There are many reasons for a leader to hold meeting, including but not limited to the dissemination of information, planning for an upcoming week, allowing opportunities for different divisions and/or groups within the organization to share ideas, or review of company policy. Occasionally a leader needs creative input from his/her team. It is this type of meeting being discussed in this article. To maximize the creativity of a group I recommend following these twelve steps:

1. Have a clear purpose for the meeting. Respect the time commitment of everyone. It’s not just your schedule being affected.

2. Have a written agenda. Be realistic on the time required and the items needing attention. Distribute the agenda in advance to all attendees. This allows participants the opportunity to prepare their contribution.

3. Follow the agenda. Begin the meeting by telling everyone this is an “idea safe-house” and every member of the team and every idea will be valued. Assuming you have been realistic on the scheduled time, it is important to take action on most if not all of the items.

4. Tactfully keep the meeting moving forward. When a team member goes off track, pull him or her back with the “parking lot” approach. You might say, “Jim, that issue certainly deserves further discussion. Would you mind if we ‘parked’ it temporarily which would allow us to give it our full attention at another meeting?”

5. Show respect for all ideas. Let everyone know you value his or her input, by listening. When seeking multiple ideas, record them on a flip chart, marker board or overhead projector. Help the group attack the problem, not each other.

6. When brainstorming, the goal is quantity of ideas. Initially the leader should step back, collect ideas and defer judgment. Creatively, there are no bad ideas. Every expressed thought could help move the group toward a solution.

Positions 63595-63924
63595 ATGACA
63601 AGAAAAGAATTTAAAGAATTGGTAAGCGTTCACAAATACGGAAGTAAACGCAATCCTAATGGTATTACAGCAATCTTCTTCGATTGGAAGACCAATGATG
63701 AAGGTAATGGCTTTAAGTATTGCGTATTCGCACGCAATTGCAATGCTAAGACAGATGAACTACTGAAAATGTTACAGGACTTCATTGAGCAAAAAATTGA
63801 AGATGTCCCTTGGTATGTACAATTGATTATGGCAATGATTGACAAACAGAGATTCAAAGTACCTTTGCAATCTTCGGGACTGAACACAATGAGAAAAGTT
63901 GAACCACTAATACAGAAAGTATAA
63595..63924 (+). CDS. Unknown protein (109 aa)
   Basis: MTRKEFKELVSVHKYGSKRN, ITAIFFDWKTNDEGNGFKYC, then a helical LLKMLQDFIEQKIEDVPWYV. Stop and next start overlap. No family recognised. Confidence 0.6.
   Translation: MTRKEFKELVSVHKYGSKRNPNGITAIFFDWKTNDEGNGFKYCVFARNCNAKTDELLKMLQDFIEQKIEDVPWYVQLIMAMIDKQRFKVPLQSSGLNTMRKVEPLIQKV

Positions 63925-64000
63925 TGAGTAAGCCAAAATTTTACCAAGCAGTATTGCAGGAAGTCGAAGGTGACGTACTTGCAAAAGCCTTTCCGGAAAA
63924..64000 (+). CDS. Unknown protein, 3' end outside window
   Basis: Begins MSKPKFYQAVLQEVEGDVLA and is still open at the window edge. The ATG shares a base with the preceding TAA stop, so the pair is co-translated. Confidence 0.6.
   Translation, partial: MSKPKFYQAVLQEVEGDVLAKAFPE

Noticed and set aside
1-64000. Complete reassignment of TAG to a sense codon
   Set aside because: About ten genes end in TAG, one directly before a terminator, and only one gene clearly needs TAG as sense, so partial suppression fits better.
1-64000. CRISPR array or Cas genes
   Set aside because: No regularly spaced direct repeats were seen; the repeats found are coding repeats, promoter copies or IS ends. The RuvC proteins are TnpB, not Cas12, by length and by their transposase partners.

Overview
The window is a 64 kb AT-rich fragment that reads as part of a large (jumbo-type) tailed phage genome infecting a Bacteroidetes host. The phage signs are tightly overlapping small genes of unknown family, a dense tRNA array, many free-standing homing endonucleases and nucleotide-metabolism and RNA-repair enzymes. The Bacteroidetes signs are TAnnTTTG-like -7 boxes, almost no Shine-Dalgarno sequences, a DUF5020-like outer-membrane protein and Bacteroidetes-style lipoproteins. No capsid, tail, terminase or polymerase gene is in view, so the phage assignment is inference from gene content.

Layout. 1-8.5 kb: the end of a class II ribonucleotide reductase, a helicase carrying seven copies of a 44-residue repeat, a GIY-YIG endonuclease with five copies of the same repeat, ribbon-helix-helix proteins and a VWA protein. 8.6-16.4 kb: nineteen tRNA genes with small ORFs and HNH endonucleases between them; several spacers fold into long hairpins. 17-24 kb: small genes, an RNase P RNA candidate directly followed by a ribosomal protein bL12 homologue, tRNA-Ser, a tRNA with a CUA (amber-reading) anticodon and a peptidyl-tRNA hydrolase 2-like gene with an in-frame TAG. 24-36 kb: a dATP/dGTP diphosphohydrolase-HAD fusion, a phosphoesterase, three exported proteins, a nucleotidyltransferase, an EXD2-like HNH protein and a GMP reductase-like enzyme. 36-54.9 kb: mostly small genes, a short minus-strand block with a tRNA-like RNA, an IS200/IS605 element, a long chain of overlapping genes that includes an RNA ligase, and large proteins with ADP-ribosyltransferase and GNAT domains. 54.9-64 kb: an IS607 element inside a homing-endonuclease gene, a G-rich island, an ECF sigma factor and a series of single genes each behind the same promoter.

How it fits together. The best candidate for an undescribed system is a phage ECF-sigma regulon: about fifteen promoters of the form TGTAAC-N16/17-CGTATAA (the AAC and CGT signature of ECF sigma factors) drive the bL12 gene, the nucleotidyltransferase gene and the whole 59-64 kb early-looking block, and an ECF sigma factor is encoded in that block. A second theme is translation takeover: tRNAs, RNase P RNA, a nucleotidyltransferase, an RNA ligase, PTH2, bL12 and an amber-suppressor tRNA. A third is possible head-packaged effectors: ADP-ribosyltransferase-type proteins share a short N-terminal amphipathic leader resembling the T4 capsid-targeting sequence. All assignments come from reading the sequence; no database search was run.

7. Positively acknowledge contributors. Encourage more group participation with your body language: eye contact, nods, or smiles. Verbally motivate contributions by appreciative comments, such as “thank you,” or “interesting solution.”

8. Try getting everyone’s input. Draw out any shy participants or late arrivals. People are more likely to support what they help create. Participants may hitchhike a more defined solution on someone else’s creative thought. In an “idea safe” atmosphere, the magic of creativity flourishes, settling on the shoulders of all involved.

9. Spend less time talking about the problem. Let participants know the idea generation is limited to 10 minutes. The leader should allow this process to play itself out within this time limit. The group is then asked to begin evaluating the possible solutions. Again, it is important for the leader to allow the group to make their judgments and control any negative feedback. Spend more time working on the possible solution and the plan to achieve it.

10. Share the floor during the meeting. You want a dialogue with many, not a monologue of one. The leader might prompt additional creative input by asking questions. For example, “What effect could this solution have on other departments?” or “How could we diffuse that cost?”

11. Distribute authority and responsibility. When the group has selected the most effective idea, work on specific steps toward implementation. The plan evolving from this group effort will be more likely to have examined the issue from multiple sides. It will also have broader support and a much higher likelihood of success. Allow several people to be part of the implementation. Make a note of who is responsible for completing each step and decide on a deadline for implementation.

12. Start and stop on time. Show consideration for everyone’s busy schedule. Keep this thought in mind… For every minute you delay or go over the allotted time you can subtract two minutes of morale.

The preceding steps are not appropriate for all types of meetings. However, following these guidelines will facilitate participation from all members of the team and exponentially increase the creativity of the resulting decisions.

Author's Bio: 

Richard Highsmith,, is President of Quality Team Building. He has twenty-five years experience training and coaching. He has built and sold two successful businesses. To learn more about becoming a team leader visit our website at or call Rick toll-free at 1-888-484-8326 X101.